Politics & Policy

Getting to a Brokered Convention

It is possible.

Political junkies, take heart: A brokered convention is possible, if improbable. Using Rhodes Cook’s delegate count, I’ve made a spreadsheet that tabulates the results of different primary outcomes. If you use some imagination — but not too much — you can allocate the delegates in such a way that no candidate wins on the first ballot.

To secure the nomination, a candidate must get “a majority of the votes entitled to be cast in the convention,” according to GOP rules. Cook predicts there will be a total of 2,282 delegates*, so a candidate needs 1,142 votes to win. Here’s a not-impossible outcome: Mitt Romney wins 1,131 delegates, Newt Gingrich gets 954, and Ron Paul wins 181.

In this scenario, which is roughly based on current polls, Paul wins the Iowa caucuses with 25 percent of the vote. Romney places second with 20 percent and Gingrich third with 15 percent. After winning only 10 percent of the vote each, Michele Bachmann and Rick Santorum drop out of the race. Next, Romney wins New Hampshire, but with only 30 percent of the vote, as a newly invigorated Paul and a slowly rising Jon Huntsman grab 25 and 15 percent of the vote respectively. Realizing the jig is up, Huntsman suspends his campaign. Afterward, Gingrich triumphs in South Carolina with 50 percent of the vote as the anti-Romney forces coalesce around him. (Rick Perry, meanwhile, drops out, after finishing with a disappointing 10 percent in the Palmetto State.) Gingrich follows up that victory with a 55 percent win in Florida, solidifying his status as a major contender.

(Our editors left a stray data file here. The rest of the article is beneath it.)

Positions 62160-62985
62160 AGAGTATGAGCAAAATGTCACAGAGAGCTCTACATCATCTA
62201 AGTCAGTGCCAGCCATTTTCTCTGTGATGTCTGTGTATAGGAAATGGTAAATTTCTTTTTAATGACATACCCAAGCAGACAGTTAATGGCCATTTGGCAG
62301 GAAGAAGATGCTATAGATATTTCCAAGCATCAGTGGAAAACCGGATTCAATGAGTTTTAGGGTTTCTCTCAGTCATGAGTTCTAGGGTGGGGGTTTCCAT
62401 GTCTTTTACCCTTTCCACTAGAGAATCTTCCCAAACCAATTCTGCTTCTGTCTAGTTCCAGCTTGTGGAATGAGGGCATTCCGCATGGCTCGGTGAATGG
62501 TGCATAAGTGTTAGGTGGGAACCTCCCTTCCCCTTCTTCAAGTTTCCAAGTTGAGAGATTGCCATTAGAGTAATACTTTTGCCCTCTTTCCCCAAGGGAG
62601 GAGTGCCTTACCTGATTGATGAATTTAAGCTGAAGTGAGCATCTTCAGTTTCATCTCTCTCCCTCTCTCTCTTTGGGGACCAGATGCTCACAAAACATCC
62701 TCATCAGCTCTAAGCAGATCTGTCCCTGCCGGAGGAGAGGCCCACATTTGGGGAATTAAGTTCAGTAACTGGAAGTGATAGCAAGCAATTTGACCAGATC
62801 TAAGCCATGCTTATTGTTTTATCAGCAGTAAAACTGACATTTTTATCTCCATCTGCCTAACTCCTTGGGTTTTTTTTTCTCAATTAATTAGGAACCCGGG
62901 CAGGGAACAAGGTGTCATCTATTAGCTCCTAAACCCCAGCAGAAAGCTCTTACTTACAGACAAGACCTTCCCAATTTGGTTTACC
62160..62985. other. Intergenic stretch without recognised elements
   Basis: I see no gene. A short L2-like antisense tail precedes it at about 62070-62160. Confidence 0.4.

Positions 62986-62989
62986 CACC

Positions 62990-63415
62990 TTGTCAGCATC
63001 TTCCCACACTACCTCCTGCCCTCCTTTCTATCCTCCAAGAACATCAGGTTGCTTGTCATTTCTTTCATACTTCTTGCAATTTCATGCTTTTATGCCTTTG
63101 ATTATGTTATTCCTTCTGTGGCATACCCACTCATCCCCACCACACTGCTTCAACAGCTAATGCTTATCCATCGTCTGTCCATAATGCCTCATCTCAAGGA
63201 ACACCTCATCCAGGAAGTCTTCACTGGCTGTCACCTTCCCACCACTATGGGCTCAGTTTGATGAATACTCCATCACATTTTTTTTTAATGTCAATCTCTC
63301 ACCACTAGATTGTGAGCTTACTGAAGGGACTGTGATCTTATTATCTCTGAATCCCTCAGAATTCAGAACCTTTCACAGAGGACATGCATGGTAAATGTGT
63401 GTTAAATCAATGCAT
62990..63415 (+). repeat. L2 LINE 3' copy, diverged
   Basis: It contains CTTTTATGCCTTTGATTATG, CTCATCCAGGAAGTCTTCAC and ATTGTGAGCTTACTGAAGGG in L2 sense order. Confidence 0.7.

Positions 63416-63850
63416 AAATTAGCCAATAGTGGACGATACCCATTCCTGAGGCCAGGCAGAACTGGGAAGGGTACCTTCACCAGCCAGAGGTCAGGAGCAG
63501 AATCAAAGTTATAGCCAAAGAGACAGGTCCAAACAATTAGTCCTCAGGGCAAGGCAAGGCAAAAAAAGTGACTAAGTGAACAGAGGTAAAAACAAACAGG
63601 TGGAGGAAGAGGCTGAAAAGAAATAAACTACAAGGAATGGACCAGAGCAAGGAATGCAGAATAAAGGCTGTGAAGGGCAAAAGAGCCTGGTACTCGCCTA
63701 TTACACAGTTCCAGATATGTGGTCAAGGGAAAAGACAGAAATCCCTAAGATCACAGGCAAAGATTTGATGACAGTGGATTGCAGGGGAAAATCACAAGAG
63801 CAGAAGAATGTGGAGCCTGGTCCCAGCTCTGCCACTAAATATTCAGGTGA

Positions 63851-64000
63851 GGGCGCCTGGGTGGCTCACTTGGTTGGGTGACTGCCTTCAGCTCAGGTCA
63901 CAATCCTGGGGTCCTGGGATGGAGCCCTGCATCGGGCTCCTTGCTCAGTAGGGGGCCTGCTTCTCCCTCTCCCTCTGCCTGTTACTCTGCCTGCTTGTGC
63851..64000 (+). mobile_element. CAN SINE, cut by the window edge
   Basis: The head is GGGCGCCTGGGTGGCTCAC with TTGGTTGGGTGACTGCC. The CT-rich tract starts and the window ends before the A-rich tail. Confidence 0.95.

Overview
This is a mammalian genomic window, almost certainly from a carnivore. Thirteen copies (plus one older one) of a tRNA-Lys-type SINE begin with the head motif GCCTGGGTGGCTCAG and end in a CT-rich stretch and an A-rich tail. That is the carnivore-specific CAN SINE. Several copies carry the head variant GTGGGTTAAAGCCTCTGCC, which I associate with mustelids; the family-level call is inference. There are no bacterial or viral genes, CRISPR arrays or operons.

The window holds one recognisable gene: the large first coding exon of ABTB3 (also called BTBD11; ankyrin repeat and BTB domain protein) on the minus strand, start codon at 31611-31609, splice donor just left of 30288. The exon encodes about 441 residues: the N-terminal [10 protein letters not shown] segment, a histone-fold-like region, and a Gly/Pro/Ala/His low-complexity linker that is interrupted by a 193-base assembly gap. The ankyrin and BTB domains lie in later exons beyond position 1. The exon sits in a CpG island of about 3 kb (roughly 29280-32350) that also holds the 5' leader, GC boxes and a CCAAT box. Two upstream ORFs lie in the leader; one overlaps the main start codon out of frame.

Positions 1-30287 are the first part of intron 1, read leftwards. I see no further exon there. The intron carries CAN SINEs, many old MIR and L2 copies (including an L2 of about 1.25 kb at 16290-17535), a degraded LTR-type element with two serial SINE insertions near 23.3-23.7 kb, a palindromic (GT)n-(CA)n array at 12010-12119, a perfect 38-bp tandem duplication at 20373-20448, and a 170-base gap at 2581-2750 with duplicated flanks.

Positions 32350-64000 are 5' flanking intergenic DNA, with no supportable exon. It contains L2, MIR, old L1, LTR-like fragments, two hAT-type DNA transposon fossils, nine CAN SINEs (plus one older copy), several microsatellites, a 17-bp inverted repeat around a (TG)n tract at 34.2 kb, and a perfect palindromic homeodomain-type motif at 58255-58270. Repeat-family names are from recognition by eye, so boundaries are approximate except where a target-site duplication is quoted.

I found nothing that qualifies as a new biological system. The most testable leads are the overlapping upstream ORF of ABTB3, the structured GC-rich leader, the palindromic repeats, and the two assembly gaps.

In other words, the race comes down to Romney, Gingrich, and Paul. Romney and Gingrich are the main contenders, but Paul wins about 10 percent of the vote in the primaries and 20 percent in the caucuses, where his dedicated followers are especially effective. (There’s some historical precedent to this speculation: In 2008, Paul won 17 percent of the vote in the Alaska caucuses and 18 percent of the vote in the Maine caucuses.) Unlike in 2008, however, Paul actually wins some delegates, because GOP rules now mandate that states that hold primaries before April distribute their delegates on a proportional basis. Moreover, the especially early states, including even New Hampshire, lose half their delegates as a penalty for holding their elections before February.

Romney wins northern states, such as Vermont, and Gingrich wins southern states, such as Tennessee. Conservatives in states Romney won in 2008 abandon him for Gingrich, decreasing his victory margin. (Let’s say he wins the Alaska caucuses, but only by 41 percent, for instance.) After April 1, when the winner-take-all primaries begin, Romney cleans up: He wins all the votes of big blue states such as New York, California, and New Jersey. But Gingrich holds his own, scoring strong wins in Pennsylvania and Ohio. When the delegates assemble in Tampa, no candidate has a majority.

Yes, even this implausible scenario has caveats: For it to work, the early primaries’ delegates would have comply with the election results, though there’s no legal requirement for them to do so. In states such as Iowa and Arizona, delegates aren’t bound to vote for the candidates who win their states. Second, included in these delegate counts are the state-party chairmen and national-committee members, who also are allowed to vote however they want. Third, various surprises could throw it off. In Louisiana, for instance, if no candidate wins more than 50 percent of the vote in its primary, its delegates go to the convention uncommitted. Fourth, some delegates eliminated from the convention by the early-primary penalty may not stay eliminated. If all that stands between a candidate and the nomination is a state’s full number of delegates, it’s not inconceivable that they could push the party to drop the penalty.

In other words, my scenario is pure speculation. But with this spreadsheet, you can come up with your own scenarios. I don’t expect there to be a brokered convention, but it’s just plausible enough to keep interest in a candidate not currently in the field alive.

— Brian Bolduc is an editorial associate for National Review.

*Editor’s note: The Republican National Committee has recently revised its delegate count. Mississippi and Nebraska will each get an additional delegate, bringing the total to 2,286. As a result, a candidate will need 1,144 delegates to win the nomination.


The Latest